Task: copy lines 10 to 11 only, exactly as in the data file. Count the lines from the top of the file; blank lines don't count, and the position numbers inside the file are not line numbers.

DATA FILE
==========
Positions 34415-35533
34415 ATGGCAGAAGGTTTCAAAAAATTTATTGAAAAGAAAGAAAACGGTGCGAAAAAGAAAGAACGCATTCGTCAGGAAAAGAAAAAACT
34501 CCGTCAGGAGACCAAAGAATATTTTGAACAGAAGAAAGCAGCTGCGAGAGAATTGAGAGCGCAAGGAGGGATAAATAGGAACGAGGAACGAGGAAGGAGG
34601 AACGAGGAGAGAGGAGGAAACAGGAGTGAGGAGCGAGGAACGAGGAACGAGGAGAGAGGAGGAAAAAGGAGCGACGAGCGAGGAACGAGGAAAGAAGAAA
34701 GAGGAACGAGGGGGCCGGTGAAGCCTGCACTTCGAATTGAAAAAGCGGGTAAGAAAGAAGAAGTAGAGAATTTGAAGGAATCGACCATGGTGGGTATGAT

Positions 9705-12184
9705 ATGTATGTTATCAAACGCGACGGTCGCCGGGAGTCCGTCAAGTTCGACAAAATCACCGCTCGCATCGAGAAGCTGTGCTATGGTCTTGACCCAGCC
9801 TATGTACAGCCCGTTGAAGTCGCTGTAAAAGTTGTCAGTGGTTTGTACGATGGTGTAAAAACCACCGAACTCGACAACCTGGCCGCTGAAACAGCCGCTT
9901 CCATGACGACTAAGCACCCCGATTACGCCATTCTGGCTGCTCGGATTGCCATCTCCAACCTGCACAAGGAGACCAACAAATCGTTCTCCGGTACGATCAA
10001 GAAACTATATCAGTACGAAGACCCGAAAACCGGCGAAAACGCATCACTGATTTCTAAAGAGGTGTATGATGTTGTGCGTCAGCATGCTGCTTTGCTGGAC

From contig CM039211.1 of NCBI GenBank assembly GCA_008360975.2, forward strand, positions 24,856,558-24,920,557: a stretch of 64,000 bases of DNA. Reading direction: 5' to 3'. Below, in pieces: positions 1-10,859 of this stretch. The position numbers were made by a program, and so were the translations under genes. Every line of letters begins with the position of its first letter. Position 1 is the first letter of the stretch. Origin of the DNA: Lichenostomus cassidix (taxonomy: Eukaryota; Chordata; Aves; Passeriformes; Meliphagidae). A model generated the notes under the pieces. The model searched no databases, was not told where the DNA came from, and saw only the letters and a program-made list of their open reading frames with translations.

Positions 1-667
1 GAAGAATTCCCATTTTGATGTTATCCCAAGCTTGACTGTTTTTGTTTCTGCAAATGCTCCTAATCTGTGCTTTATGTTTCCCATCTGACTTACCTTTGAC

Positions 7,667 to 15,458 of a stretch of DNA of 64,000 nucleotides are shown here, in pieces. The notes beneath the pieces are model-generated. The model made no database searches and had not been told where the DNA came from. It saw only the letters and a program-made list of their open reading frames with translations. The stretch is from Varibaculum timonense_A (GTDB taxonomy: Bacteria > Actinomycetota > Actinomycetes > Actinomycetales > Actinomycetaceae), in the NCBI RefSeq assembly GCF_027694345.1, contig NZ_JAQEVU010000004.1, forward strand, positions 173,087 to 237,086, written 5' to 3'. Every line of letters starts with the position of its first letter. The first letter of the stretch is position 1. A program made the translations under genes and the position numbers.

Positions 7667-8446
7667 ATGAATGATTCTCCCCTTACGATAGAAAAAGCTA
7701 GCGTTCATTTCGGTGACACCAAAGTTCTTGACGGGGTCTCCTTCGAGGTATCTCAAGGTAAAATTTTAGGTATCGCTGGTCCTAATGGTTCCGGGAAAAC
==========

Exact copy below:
10001 GAAACTATATCAGTACGAAGACCCGAAAACCGGCGAAAACGCATCACTGATTTCTAAAGAGGTGTATGATGTTGTGCGTCAGCATGCTGCTTTGCTGGAC

From contig CM039211.1 of NCBI GenBank assembly GCA_008360975.2, forward strand, positions 24,856,558-24,920,557: a stretch of 64,000 bases of DNA. Reading direction: 5' to 3'. Below, in pieces: positions 1-10,859 of this stretch. The position numbers were made by a program, and so were the translations under genes. Every line of letters begins with the position of its first letter. Position 1 is the first letter of the stretch. Origin of the DNA: Lichenostomus cassidix (taxonomy: Eukaryota; Chordata; Aves; Passeriformes; Meliphagidae). A model generated the notes under the pieces. The model searched no databases, was not told where the DNA came from, and saw only the letters and a program-made list of their open reading frames with translations.